After reflecting on the experience, we had teachers complete a google form to collect comments.  Our librarian-media resource teacher used a Smilebox slideshow to document feedback as well as a Wordle to capture feelings of the participants during The Marshmallow Challenge.  (Note - the larger words were mentioned more often.)  One of the reflective questions we asked was, "How did it feel when you were asked to move to a new group, and how did you fit in to your new group?"  We wanted teachers to make the connection between how they felt as a "newcomer" in the group and how our students feel when they transition into our school.  (Each year, we have several hundred who transition after school begins.) I loved this teacher's comment:  "When I got switched to a different group, I thought about kids who come into our school as new students. It made me reflect on my experiences as a teacher welcoming new students."

After this uplifting, fun activity, our teachers were more engaged and participatory during our mandatory training.  Continuing to build on the new relationships they were forming, teachers worked in groups, jigsawed the required assignments, and shared what they had read to ensure that everyone got the same information.  They then posted comments, questions, or feedback on sticky notes on a canvas.

This reminds me of something our AVID trainer said to us during our training this summer:  Why do we leave the "fun" activities till the end of the day or the end of the week IF we have time.  Perhaps if we mix it up and occasionally give students engaging assignments at the beginning of the day, we would have fewer tardy students since they wouldn't want to miss out on an enjoyable activity!  

Today was our first day with the students, and it went well!  Here's hoping the remaining days are just as good!


Friday, July 26, 2013

Starting Soon - SY 2013-2014

It's the end of summer; teachers return to work next Tuesday, July 30, and students will return on Monday, August 5.  Where did my summer go?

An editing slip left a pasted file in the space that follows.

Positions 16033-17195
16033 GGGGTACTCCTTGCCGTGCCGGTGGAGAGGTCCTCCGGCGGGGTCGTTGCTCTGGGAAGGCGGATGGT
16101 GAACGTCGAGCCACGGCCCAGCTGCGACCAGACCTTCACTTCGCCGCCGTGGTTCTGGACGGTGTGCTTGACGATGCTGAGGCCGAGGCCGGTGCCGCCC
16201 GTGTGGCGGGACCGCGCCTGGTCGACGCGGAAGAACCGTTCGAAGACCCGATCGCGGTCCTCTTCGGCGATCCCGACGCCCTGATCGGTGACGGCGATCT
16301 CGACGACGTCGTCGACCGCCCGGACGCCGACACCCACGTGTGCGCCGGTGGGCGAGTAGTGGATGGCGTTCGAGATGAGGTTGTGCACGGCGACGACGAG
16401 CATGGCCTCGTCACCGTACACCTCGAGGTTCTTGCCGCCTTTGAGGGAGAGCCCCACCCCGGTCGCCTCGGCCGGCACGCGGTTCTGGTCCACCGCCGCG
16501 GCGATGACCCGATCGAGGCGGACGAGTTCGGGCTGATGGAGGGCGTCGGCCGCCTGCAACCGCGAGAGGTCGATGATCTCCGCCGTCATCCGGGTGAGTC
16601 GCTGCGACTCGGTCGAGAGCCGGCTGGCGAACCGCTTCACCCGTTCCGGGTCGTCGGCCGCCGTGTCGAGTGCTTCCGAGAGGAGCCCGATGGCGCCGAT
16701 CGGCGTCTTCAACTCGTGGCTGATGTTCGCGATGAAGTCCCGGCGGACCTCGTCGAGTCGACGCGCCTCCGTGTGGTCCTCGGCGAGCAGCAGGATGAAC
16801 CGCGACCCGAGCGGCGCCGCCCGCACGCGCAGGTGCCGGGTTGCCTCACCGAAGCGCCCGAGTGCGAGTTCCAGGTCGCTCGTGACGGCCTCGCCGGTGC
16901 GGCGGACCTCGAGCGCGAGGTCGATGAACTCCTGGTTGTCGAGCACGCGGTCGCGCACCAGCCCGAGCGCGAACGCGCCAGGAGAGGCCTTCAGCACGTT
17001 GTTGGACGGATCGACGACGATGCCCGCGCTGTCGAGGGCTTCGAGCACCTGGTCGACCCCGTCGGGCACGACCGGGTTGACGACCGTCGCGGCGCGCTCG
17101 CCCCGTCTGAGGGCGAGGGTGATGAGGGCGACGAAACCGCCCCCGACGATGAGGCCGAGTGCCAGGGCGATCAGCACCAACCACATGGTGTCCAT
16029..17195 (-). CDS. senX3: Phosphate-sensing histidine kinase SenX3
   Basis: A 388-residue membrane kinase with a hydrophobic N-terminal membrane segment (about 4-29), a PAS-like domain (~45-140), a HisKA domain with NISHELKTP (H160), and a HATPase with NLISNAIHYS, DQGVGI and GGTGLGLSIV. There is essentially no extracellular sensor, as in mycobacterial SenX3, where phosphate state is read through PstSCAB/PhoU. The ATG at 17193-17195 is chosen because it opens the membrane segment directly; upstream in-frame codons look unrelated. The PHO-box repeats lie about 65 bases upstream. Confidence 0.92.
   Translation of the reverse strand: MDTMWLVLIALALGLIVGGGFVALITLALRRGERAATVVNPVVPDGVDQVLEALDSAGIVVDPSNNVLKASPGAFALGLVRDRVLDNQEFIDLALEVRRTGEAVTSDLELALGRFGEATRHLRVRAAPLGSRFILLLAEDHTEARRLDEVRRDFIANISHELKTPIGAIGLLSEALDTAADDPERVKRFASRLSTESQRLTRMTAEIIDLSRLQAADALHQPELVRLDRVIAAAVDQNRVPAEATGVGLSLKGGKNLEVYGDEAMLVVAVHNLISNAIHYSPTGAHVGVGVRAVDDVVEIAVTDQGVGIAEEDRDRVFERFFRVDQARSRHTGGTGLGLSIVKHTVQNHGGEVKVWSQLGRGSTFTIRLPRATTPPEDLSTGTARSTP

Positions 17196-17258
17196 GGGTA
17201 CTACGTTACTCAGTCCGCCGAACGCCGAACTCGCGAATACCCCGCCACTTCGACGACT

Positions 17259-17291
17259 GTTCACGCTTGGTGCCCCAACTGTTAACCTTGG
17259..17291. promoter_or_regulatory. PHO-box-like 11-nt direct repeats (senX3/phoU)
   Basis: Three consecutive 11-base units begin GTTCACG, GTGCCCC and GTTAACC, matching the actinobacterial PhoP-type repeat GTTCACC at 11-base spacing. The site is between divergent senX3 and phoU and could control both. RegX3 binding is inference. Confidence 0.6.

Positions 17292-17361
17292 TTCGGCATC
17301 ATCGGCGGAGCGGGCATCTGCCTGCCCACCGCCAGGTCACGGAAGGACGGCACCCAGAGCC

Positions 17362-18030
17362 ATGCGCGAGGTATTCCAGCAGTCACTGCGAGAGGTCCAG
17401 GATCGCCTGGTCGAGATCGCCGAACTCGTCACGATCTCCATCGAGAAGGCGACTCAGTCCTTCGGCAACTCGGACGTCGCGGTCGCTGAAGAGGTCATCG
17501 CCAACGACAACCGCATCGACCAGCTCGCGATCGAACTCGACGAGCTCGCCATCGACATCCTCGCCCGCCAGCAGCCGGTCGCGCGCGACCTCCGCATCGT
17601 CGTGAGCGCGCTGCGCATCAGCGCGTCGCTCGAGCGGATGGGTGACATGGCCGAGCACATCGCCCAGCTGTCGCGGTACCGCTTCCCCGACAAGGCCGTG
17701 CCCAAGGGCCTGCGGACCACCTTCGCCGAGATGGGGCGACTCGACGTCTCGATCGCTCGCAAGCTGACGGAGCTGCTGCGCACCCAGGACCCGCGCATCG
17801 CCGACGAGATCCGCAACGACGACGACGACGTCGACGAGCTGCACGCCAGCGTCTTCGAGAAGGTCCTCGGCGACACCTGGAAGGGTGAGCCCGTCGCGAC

This will be a challenging year for us.  Our $33.2 million construction and renovation project  changes the landscape of our school grounds.  One whole section will be closed down as workers begin constructing a new administration and a ten-classroom two-story classroom building.  This means changes in the recess schedule, recess fields, and a location for our two physical education teachers to conduct classes.  It may take longer to get from one place to another due to barricades while construction takes place, and we will have to get used to the dust, noise, and traffic while ensuring that teaching and learning continues.

Additionally, the recently-ratified teachers' contract places new expectations on teachers as well as administrators.  This is a "practice" year where all of us will be trying out the components of the Educators Effectiveness System to improve teaching and learning in our Hawaii public schools. We are learning together, and my responsibility is to ensure that our teachers receive the support they need to be successful and to grow professionally.  Right now, I'm working on an agenda for the first few days; I'm doing my best to be creative and engaging while modeling the use of various technology or Web 2.0 tools which teachers and students can use to collaborate, communicate, think critically, and create.  We have our theme for the year - "Making Connections; Building Relationships."  Hopefully, we can put all the pieces together in a coherent way that makes sense and positively impacts teaching and learning at Hale Kula.

We have a large staff with several new hires, so in our welcome letter, we gave them an assignment based on a project our teachers shared after returning from the ISTE conference.  (Thank you @Bryan Doyle for the idea!)  Right now, our Media/Technology Coordinator  is working with our custodial staff to  help them upload their summer assignment.  It has been so much fun to see everyone's unique summer story in 6 words and 1 picture, and we'll be sharing this slideshow at our Welcome Back Breakfast next Wednesday.  I'm sure it'll be a great way to start off a new school year!

Saturday, July 13, 2013

Principal Evaluation E-Portfolio